Christoph Wree, Dan Mohr, Don Becker, Abhay Joshi
Discovery Semiconductors, Inc.
119 Silvia Street
Ewing, New Jersey, 08628, USA
Recently, there has been a renewed interest in coherent optical detection. The reasons for this are: a) coherent optical receivers achieve high receiver sensitivities; b) multilevel modulation formats can be detected very efficiently; c) optical WDM systems with high spectral efficiency can be implemented; and d) preservation of the optical phase allows electrical equalizers to efficiently compensate optical channel impairments. These advantages of coherent optical detection over direct detection can be used to overcome some of the obstacles that limit the data capacity and the reach of current direct detection systems, both fiber and free-space based.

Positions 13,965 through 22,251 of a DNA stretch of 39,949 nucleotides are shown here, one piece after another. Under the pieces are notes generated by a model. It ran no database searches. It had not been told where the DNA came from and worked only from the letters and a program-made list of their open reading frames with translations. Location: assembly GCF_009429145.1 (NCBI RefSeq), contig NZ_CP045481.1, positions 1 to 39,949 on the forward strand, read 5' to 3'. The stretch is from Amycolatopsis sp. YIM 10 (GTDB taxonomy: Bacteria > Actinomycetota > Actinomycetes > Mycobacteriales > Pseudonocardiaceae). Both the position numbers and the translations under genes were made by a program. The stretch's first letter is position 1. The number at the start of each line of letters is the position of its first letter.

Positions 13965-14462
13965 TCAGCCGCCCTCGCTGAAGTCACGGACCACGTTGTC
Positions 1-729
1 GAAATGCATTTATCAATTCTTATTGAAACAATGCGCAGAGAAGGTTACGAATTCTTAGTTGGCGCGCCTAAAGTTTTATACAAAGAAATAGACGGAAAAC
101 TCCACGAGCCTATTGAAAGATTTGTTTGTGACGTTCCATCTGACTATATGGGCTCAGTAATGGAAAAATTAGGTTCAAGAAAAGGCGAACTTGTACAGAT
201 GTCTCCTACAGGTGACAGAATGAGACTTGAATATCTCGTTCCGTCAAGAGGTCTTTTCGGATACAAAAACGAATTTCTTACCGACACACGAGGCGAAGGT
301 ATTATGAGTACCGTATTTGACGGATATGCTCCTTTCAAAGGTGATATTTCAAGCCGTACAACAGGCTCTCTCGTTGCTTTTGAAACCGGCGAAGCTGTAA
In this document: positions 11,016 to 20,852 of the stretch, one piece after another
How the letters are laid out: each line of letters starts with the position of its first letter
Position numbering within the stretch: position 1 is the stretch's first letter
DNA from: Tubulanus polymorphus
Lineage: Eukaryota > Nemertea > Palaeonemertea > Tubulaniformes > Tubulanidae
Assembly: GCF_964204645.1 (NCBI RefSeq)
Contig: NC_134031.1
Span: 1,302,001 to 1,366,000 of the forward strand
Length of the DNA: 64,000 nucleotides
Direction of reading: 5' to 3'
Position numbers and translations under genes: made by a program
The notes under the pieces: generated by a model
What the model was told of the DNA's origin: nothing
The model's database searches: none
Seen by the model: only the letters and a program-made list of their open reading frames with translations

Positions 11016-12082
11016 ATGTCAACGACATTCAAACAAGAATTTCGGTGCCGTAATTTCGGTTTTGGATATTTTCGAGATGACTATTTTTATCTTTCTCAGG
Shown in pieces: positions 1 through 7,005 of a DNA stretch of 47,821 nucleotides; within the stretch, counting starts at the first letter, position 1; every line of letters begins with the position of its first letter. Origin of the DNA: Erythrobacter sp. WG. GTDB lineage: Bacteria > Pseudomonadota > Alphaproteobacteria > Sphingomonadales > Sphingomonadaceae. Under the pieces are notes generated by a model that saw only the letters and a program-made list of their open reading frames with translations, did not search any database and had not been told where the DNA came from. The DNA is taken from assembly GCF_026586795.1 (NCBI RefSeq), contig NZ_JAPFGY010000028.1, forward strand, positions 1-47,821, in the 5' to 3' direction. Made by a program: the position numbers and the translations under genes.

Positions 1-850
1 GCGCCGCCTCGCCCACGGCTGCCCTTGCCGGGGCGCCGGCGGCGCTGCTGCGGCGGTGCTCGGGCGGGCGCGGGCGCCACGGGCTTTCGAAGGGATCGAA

The essential part of the coherent optical receiver is the optical local oscillator (LO) laser. It has to provide a high optical output power with low linewidth and low relative intensity noise (RIN). With a widely tunable LO laser a frequency-agile receiver can be constructed.
To determine the best candidates for tunable LO lasers, different laser technologies are discussed in terms of output power, power variation, electrical power dissipation, switching time, control leads, package dimensions, tuning range, linewidth and RIN.
A heterodyne receiver to detect 2.5 Gb/s and 10 Gb/s signals has been implemented with a standard distributed feed back (DFB) laser. Upgrades of the coherent receiver with a widely tunable LO will be presented. Experimental comparison of the LO lasers and their impact on the receiver sensitivity will be shown.
* Paper presented at Defense and Security Symposium, Orlando, Florida, USA, 2007, Proc. SPIE Vol. 6572.